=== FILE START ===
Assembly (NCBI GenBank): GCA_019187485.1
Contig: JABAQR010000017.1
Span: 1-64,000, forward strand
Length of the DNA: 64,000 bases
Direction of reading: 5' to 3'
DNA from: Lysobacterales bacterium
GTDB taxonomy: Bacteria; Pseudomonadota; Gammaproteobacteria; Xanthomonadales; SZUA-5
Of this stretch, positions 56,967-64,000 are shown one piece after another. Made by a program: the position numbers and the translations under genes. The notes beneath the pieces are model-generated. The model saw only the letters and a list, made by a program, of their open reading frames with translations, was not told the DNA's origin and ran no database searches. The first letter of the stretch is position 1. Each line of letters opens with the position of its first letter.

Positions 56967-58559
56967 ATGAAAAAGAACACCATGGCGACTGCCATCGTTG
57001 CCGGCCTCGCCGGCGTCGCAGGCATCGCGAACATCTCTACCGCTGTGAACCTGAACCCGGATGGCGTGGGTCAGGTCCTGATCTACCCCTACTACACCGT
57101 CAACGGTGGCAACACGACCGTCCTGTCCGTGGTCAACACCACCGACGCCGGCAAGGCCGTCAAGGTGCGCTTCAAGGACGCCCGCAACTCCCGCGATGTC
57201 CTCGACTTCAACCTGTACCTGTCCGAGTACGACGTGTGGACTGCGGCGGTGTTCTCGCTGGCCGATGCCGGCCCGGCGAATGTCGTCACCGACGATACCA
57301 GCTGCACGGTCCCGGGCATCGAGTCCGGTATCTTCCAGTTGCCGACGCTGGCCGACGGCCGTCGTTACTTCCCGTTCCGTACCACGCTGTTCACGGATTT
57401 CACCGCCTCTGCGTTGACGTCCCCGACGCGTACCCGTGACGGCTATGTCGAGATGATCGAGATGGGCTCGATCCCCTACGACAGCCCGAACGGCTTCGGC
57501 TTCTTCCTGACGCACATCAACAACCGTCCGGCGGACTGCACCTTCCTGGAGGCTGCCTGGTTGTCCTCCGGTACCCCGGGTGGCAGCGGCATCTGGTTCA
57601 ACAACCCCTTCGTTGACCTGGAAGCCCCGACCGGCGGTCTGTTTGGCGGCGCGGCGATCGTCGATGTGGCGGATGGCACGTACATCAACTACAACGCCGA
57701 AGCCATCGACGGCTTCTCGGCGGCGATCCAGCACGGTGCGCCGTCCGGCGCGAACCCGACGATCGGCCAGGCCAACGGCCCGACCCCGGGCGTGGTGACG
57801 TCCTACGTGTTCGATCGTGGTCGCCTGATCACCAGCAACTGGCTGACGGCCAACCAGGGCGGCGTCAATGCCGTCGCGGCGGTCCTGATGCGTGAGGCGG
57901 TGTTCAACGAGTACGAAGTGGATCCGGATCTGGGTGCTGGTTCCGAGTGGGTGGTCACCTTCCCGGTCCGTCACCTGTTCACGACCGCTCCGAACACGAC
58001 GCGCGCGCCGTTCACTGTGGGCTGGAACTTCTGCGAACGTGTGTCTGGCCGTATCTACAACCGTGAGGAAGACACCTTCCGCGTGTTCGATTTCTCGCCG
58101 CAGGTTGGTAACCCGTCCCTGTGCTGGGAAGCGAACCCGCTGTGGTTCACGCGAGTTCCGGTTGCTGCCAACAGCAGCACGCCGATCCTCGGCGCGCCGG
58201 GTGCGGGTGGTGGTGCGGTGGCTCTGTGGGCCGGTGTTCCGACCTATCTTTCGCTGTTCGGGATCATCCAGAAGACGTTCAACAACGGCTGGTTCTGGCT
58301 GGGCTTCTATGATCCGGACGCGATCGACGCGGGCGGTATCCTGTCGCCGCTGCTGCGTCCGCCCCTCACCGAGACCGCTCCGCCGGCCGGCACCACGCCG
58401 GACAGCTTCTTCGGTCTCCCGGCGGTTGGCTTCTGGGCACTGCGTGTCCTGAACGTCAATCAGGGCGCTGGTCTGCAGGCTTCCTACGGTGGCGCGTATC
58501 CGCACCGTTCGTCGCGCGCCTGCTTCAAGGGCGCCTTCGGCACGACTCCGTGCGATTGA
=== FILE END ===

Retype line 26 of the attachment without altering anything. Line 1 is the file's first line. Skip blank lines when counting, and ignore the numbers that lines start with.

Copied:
58501 CGCACCGTTCGTCGCGCGCCTGCTTCAAGGGCGCCTTCGGCACGACTCCGTGCGATTGA